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Posted: December 06, 2012

Holiday networking on steroids

Ten tips to make the most of it

Lida Citro├źn

Tis the season to shop, celebrate and network. Networking might come in the form of coffee and lunch meetings, holiday parties or conference events. There is a misperception that networking is easier for some people (i.e. “extroverts”) and that other people have learned how to be more social and able to make great contacts with strangers.

In reality, networking is not just about being social. What matters is the attitude and approach you take to using the networking activity to gain opportunity. When attending a networking event, especially around the holidays and particularly one where you don’t know anyone, instead of dreading the interaction, consider making it your job to assume the role of host and facilitator. Assume the position of someone who is there to meet other people, to make them feel comfortable in your presence, and leave having made a good impression.

Here are 10 tips to get the most from your holiday networking:

  • Make it your job to meet people. Set a goal of how many people you will meet and stick to it. This gives your networking a sense of purpose and direction.
  • Seek out people who are standing by themselves. The person standing alone at the cabaret-height table, drink and hors d'oeuvres in hand will be grateful for your conversation! By approaching them and starting a conversation, you are rescuing them from what they perceive to be a glaring light shining on their alone-ness.
  • Ask open-ended questions. Instead of “nice party, huh?” ask, “What did you think of the CEO’s presentation?” or “How has your work changed over the past year?” You are seeking to start a conversation, not conduct an interrogation. Open-ended questions show your willingness to engage.
  • Always look for the other person’s favorite subject. When talking with someone new, seek out things that make them smile or laugh, rather than topics that cause their face to droop. At the holidays, many of us like to talk about college-age kids returning home or holiday traditions. Asking questions that elicit a positive response indicate you’re on the right track.
  • At the company party, greet your boss and your boss’ boss. If it’s your spouse’s party, do the same. Smile, show graciousness and keep the conversation brief (unless they keep it going.) Thank them for the party. Even though they likely had nothing to do with the planning and preparation, it’s polite to thank them.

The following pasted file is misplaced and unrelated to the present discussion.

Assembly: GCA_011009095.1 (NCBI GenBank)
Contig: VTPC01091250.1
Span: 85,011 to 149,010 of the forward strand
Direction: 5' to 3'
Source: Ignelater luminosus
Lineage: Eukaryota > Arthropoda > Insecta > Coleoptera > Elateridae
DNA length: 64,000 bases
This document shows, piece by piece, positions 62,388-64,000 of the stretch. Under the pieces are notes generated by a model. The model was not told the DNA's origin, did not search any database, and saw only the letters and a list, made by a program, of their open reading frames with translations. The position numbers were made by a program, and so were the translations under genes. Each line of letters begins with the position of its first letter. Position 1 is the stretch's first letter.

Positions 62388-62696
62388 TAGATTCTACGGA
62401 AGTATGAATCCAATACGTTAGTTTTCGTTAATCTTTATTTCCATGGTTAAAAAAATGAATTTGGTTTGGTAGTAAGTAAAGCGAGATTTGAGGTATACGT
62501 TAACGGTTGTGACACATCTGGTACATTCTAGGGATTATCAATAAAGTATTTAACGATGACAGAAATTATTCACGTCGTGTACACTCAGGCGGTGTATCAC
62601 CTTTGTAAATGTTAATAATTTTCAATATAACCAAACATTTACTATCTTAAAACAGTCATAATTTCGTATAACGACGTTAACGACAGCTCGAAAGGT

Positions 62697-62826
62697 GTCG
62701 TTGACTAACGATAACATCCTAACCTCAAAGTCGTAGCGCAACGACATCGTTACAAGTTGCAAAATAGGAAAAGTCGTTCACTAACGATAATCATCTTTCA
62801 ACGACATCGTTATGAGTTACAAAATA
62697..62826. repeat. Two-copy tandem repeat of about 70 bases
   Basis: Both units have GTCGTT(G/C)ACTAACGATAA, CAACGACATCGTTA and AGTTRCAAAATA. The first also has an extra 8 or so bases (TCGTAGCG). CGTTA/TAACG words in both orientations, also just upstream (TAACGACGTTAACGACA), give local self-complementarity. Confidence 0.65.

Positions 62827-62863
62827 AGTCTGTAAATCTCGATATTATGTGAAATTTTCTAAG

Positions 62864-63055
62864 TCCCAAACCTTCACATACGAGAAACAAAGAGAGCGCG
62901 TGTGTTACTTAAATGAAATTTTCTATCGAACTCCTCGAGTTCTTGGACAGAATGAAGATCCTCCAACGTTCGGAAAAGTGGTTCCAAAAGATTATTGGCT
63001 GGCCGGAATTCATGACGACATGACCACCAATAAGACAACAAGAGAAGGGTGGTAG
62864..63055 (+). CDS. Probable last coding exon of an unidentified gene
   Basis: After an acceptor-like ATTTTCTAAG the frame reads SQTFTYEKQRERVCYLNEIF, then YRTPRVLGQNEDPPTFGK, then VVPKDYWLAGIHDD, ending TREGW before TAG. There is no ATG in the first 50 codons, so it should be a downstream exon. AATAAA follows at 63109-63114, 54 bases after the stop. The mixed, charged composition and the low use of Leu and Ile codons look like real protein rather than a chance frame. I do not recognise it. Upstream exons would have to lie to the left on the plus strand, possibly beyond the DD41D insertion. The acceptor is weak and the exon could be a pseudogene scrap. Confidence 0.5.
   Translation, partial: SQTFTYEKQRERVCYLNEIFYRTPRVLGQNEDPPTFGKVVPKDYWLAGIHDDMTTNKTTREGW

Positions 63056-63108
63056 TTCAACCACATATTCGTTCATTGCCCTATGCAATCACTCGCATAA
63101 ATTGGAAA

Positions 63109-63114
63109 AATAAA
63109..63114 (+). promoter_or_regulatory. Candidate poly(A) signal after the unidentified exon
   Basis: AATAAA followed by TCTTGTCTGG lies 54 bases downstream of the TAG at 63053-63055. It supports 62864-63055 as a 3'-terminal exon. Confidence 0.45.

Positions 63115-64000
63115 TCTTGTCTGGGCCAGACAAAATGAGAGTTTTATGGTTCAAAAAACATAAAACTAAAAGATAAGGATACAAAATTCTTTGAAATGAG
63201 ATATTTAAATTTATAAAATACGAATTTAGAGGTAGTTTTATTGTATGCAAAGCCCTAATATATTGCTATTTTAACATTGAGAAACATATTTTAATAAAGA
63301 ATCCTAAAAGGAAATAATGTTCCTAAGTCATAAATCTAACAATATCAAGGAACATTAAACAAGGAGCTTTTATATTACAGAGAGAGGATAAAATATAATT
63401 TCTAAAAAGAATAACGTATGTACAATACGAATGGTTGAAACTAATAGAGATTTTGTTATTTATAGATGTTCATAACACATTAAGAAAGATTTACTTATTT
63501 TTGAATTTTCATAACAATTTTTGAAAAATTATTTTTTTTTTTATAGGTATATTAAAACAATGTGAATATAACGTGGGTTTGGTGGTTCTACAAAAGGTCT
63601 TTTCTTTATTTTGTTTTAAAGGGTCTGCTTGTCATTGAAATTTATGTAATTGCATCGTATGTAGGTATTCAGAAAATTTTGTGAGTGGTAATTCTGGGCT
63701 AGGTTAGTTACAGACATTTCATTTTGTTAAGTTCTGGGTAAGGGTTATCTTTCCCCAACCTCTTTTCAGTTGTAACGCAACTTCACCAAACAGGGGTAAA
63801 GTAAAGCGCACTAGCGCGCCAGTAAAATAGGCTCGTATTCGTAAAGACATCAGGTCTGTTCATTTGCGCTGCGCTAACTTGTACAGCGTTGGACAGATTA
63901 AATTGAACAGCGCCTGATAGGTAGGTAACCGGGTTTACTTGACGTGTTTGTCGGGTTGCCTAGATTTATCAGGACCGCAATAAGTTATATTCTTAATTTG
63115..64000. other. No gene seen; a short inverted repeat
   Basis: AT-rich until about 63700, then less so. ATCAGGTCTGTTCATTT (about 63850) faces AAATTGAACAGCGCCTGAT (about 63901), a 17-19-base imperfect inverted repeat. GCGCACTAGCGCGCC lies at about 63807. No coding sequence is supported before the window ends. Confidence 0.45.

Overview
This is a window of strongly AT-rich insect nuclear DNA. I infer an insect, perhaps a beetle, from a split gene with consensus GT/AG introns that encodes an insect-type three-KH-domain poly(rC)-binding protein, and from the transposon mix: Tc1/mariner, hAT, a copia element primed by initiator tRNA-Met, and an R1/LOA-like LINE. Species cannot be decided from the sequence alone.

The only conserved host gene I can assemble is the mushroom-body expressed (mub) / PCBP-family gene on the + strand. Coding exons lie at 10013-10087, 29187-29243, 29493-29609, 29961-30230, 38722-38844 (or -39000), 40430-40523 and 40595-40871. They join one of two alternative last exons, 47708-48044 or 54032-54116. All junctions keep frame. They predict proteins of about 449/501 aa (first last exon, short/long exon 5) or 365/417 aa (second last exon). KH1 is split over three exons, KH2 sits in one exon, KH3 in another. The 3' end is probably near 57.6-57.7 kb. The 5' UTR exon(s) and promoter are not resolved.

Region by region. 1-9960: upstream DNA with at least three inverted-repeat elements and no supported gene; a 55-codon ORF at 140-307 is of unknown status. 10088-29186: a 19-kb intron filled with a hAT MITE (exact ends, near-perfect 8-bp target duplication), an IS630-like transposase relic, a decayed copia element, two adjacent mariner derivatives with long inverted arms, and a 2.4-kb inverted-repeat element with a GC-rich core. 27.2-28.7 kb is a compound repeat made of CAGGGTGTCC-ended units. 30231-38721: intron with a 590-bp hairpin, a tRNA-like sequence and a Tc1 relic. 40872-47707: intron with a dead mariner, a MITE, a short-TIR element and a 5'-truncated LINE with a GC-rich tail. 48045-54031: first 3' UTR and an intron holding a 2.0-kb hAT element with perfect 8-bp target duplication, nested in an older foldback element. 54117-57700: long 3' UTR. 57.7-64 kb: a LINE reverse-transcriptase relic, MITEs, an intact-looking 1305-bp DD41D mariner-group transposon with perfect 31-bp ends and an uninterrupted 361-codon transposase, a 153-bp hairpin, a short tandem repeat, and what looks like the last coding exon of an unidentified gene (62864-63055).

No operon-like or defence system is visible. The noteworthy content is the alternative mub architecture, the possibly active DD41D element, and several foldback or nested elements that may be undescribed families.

• Avoid gossip at all costs. Holiday parties are often the time when people let down their hair (with the help of spiked egg nog) and rumors swirl. The best advice is to dismiss yourself from gossip.
  • Be yourself. Authenticity is the most attractive feature in people. When we feel someone is genuine, we feel most at ease in their presence.
  • Don’t take things too personally. If you are talking to someone and they spot someone they’d rather talk with and abandon you, just move on. No need to sulk around with hurt feelings. Most people get easily distracted this time of year. Besides, if they just met you, they couldn’t possibly know enough about you to reject you (personally).
  • Be subtle about your exit. No need to call attention to yourself if you have to run home to relieve a babysitter.  Say your “thank you” and good-byes and leave the event.
  • Be mindful about what you post on social media after the event. Your boss may not appreciate the comments/photos you share about the event or what he “accidentally” said. Remember: everything you put online is public.

By making networking your job, you assume responsibility for making others feel comfortable. Others will appreciate your generosity, and you will make a positive impression going into the New Year.

Lida Citroën is the author of Your Next Mission: A personal branding guide for the military-to-civilian transition and Principal of LIDA360, a consulting firm that helps create effective market positioning through the use of brand strategies. She regularly presents at conferences, events and programs, teaching transitioning veterans how to understand their unique value and market them to future employers.

Citroën is an active member of Employer Support of the Guard and Reserve (ESGR) and works closely with General Peter Pace’s program in Philadelphia, Wall Street Warfighters Foundation (WSWF). For more information, please visit, www.yournextmissionbook.com  and connect with her on twitter, @LIDA360.
   

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